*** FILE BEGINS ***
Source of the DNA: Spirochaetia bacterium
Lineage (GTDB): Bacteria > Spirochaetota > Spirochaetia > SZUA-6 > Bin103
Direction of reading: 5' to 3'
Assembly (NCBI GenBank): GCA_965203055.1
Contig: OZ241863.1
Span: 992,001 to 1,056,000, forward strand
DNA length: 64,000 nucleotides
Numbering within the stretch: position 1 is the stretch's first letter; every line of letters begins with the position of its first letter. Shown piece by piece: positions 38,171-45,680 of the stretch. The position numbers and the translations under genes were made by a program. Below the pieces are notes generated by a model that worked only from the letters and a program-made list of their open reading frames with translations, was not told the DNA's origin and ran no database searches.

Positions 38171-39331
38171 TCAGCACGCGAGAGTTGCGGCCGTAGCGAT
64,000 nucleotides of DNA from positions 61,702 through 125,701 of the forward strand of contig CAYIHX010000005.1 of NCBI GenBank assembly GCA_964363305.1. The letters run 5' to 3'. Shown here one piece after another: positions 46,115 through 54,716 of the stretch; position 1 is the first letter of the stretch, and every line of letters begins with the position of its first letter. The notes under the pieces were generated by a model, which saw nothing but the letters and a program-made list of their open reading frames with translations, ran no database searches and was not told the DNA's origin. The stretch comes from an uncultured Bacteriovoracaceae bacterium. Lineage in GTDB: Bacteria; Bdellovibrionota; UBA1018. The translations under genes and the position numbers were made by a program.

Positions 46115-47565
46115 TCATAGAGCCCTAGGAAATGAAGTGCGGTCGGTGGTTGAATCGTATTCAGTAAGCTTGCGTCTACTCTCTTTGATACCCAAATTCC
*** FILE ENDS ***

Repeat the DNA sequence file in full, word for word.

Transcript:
Source of the DNA: Spirochaetia bacterium
Lineage (GTDB): Bacteria > Spirochaetota > Spirochaetia > SZUA-6 > Bin103
Direction of reading: 5' to 3'
Assembly (NCBI GenBank): GCA_965203055.1
Contig: OZ241863.1
Span: 992,001 to 1,056,000, forward strand
DNA length: 64,000 nucleotides
Numbering within the stretch: position 1 is the stretch's first letter; every line of letters begins with the position of its first letter. Shown piece by piece: positions 38,171-45,680 of the stretch. The position numbers and the translations under genes were made by a program. Below the pieces are notes generated by a model that worked only from the letters and a program-made list of their open reading frames with translations, was not told the DNA's origin and ran no database searches.

Positions 38171-39331
38171 TCAGCACGCGAGAGTTGCGGCCGTAGCGAT
64,000 nucleotides of DNA from positions 61,702 through 125,701 of the forward strand of contig CAYIHX010000005.1 of NCBI GenBank assembly GCA_964363305.1. The letters run 5' to 3'. Shown here one piece after another: positions 46,115 through 54,716 of the stretch; position 1 is the first letter of the stretch, and every line of letters begins with the position of its first letter. The notes under the pieces were generated by a model, which saw nothing but the letters and a program-made list of their open reading frames with translations, ran no database searches and was not told the DNA's origin. The stretch comes from an uncultured Bacteriovoracaceae bacterium. Lineage in GTDB: Bacteria; Bdellovibrionota; UBA1018. The translations under genes and the position numbers were made by a program.

Positions 46115-47565
46115 TCATAGAGCCCTAGGAAATGAAGTGCGGTCGGTGGTTGAATCGTATTCAGTAAGCTTGCGTCTACTCTCTTTGATACCCAAATTCC